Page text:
Skip to main content

Verified by Psychology Today


Taking Action Against Burnout: First Steps

Reigniting passion for work is a process

Source: Cobrasoft/FreeImages

“That’s what you need to do,” said Val Nelson, before we hung up. "I’m sure of it.”

I’m pretty sure she’s right.

I called Val, a career, business, and life coach, to talk about burnout for a recent blog post. I wasn’t intentionally trying to steal her services by disguising it as an interview…but also, that’s exactly what I was doing. I’m sneaky that way.

I was inspired to write the post because of my own burnout and feel very fortunate to have among my friends and colleagues a couple of kickass coaches—Val and Beth Buelow—who agreed to be interviewed. I tried to keep the discussions pretty general, but from time to time, they slipped into my own issues (oops), and I came away with a lot to think about and one definite action plan.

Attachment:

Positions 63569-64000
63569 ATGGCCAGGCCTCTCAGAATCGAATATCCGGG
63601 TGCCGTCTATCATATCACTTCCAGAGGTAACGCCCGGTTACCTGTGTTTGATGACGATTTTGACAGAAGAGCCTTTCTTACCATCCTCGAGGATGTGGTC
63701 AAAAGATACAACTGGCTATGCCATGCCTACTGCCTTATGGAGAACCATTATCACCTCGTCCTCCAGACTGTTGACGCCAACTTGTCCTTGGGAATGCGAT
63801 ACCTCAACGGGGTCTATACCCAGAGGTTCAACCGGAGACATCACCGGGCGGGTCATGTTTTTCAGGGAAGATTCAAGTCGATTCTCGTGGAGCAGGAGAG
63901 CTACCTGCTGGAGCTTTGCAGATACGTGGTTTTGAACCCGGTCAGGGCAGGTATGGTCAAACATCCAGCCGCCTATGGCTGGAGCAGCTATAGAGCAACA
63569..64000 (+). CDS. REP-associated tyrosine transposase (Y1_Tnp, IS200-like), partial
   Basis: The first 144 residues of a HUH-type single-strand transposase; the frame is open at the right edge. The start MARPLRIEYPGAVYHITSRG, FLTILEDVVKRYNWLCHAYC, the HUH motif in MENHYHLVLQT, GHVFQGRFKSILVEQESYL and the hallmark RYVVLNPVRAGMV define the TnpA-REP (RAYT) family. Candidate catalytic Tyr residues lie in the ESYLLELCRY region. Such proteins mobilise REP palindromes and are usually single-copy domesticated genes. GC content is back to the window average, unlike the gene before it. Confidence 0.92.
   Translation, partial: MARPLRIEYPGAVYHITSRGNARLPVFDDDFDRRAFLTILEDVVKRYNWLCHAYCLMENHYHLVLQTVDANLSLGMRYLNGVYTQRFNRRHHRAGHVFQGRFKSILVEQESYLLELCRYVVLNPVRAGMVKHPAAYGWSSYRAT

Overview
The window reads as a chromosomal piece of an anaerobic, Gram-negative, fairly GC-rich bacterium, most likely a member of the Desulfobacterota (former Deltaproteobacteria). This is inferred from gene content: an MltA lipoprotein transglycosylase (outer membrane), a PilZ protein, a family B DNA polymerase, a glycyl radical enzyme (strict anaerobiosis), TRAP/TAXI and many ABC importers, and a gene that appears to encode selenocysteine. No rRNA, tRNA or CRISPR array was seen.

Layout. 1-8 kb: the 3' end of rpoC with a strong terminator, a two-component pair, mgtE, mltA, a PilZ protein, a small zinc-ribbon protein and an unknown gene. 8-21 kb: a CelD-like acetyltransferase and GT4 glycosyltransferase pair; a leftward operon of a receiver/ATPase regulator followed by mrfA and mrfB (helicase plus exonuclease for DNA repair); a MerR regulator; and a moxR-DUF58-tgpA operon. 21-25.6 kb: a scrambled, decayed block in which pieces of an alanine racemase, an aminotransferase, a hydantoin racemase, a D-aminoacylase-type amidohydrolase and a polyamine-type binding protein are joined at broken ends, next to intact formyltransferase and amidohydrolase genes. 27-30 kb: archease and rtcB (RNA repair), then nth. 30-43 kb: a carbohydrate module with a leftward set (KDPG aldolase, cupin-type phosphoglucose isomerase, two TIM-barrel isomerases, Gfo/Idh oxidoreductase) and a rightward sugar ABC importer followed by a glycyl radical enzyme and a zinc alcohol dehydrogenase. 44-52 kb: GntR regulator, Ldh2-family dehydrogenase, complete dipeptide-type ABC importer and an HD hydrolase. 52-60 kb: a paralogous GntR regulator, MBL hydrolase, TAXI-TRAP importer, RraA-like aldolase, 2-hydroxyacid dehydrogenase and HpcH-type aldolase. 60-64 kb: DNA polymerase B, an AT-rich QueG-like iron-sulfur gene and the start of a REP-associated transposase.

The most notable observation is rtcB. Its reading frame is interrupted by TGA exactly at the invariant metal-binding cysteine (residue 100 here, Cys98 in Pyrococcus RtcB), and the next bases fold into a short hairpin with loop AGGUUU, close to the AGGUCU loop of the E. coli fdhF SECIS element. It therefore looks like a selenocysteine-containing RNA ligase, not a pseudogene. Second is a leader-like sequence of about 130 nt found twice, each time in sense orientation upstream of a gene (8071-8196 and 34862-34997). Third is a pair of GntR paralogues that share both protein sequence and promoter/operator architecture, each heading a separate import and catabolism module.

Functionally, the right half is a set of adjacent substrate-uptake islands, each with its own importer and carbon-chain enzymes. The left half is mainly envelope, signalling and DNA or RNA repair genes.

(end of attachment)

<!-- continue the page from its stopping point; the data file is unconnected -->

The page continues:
That plan, which Val endorsed with such certainty? Signing up for a co-working space that is opening near my home. I've already toured it and made a verbal commitment, I'll sign up and pay up soon.

I left my last full-time job, at a newspaper, in 1994. I’ve worked at home, alone, ever since. That’s more than 20 years of spending most days stewing in my own juices. That might sound like the ideal situation for an introvert, but it has its drawbacks. Because getting out and about requires effort that I am not always motivated to expend, I have allowed myself to become isolated. And while solitude can be conducive to creativity, life in a bubble is not.